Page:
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    I learned that I can't be afraid to leave an area just because I have buck on my camera in the middle of the night in a highly residential area. Need to be more open to trying new stand locations and different areas
     
  15. 130Woodman

    130Woodman Grizzled Veteran

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    What I learned was hunt when the conditions are ideal and you'll see more deer, walking through corn planted on 12' centers sucks. Truth be told I try and learn something every time I'm out no matter how trivial it may seem it might mean success in the future.
     
  16. early in

    early in Grizzled Veteran

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    I just confirmed the importance of getting to your stand well before first light during the rut. On Nov 14 I was on my way to my stand site in the dark, still an hour before light, when I spooked 2 deer about 50yrds from my tree! I was bummed. It kind of surprised me they went different directions though. So, I get set up waiting for first light and I'm wondering if that might have been a buck tending a doe that I spooked? That could have been why they ran different ways?

    Long story short, maybe 10 mins after it got light (literally) I saw a doe being chased by a buck about 30yrds out. She turns, runs right past my stand with the buck 20yrds behind her. He stops right in front of me, looks up for whatever reason, looks ahead at the doe again and the rest is his obituary. After thinking about this scenario, I am convinced these deer were the same 2 deer I spooked on my way into my stand in the dark. Had I come into the woods around first light I wouldn't have had that opportunity.
     

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    Last edited: Feb 17, 2016
  17. Cooter/MN

    Cooter/MN Grizzled Veteran

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    The lesson I learned is that it is not easy to kill a mature buck with a bow. I have learned this lesson many times in the past as well :)
     
  18. Jrob140

    Jrob140 Weekend Warrior

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    The lesson I learned is weather you think you know a piece of property like the back of your hand or not, take a look at an Ariel view. My bestfriend lets me hunt his property with him and has been hunted by his grandpa follow by dad and so on, by looking at an Ariel view I was able to find an incredible pinch on the far side of the farm and although I didn't kill a giant buck, I had one walk right under my stand at less then a yard. Needless to say it's all I'm thinking and dreaming about for late October early November.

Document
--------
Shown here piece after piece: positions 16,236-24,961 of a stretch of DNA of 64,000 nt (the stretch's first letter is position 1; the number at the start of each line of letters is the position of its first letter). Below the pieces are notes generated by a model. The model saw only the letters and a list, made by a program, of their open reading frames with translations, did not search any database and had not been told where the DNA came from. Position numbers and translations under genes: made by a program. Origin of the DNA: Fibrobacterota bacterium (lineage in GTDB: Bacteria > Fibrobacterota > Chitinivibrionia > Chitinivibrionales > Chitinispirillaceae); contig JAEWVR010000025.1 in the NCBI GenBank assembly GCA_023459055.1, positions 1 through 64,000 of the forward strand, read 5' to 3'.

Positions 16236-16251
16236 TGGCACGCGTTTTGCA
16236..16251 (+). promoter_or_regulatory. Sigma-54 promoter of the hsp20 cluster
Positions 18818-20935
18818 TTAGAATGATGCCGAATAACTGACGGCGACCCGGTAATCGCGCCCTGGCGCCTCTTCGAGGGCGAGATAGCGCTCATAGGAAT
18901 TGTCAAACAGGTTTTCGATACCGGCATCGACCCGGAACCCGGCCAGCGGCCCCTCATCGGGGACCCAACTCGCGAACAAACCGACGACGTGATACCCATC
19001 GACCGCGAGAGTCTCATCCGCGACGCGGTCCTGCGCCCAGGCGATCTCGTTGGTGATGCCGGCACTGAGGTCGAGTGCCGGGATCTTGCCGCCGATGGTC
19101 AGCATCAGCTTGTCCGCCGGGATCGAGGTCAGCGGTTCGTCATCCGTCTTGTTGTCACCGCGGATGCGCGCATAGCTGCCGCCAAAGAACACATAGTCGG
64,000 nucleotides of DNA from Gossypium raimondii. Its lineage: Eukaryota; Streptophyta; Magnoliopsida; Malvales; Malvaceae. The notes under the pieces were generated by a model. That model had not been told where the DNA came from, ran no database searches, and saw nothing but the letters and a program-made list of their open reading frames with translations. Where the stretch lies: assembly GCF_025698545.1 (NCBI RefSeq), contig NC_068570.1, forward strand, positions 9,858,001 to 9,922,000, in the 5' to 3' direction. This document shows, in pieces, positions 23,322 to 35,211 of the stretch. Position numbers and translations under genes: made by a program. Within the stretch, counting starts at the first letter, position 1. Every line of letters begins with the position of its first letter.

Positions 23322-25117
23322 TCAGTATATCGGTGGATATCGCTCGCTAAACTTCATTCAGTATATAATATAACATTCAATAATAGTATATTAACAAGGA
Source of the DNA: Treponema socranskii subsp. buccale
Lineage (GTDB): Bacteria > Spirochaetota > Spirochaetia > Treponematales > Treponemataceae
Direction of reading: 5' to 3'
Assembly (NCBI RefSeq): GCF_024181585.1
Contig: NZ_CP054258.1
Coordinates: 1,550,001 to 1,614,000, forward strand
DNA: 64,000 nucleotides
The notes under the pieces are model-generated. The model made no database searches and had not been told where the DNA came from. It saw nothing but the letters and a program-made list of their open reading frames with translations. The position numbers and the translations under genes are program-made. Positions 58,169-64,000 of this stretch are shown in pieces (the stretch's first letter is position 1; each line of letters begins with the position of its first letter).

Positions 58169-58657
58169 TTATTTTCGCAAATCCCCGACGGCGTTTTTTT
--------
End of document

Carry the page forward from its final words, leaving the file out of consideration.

19. 18andrew

    18andrew Weekend Warrior

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    I learned that being unselfish and sharing your best spot with your buddy that's never got a deer before can make for some great times and better memories that will last a lifetime. Witnessed my friend shoot his first deer out of my ground blind while I sat at the base of a tree in the pouring rain 40 yards away and I have to say I think I was more excited that he got a deer more than he was. I learned that The moments you share with the people you hunt with are greater than any kill you'll ever have.
     
  20. kurveball18

    kurveball18 Die Hard Bowhunter

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    A lot of things changed for me this past season. I didn't harvest a deer this year but I can honestly say I had the best year I've had as far as deer sightings. Granted I could have shot multiple deer.
    Some of my better spots are changing and other hunters have kind of moved in to areas nearby and I'm pretty sure they are not going anywhere. I've said this to myself the past 2 years and never really did anything about it. As much as I don't like walking extreme distances to stands especially in the dark I have to get away from other people. I would honestly would rather not see a deer during a hunt but know that I had a chance because other hunters were not nearby. I hate having other people by me and it drives me crazy when other guys move in even if they know its being hunted. To me its unsportsmanlike and rude/disrespectfull.

    As soon as the snow melts this year I'm going to do some extensive scouting and find me a few stands that are far enough into the timber where I know i'll be left alone.

    Another thing is I know I have to get a few feet higher in the tree. Typically I would get in good cover usually but only be about 12-13 feet. After the leaves fell I saw deer but after looking up at my tree I had no backdrop and now I know why I got pegged on a couple occasions. Just turning my stand a little bit and getting a few feet higher should help out.

    Cant wait for next bow season. I'm going to have my new Halon 6 that i'll practice with all summer and I'm going to hunt smarter. Be the guy who beats out the other guys moving in as i'll go where they wont go.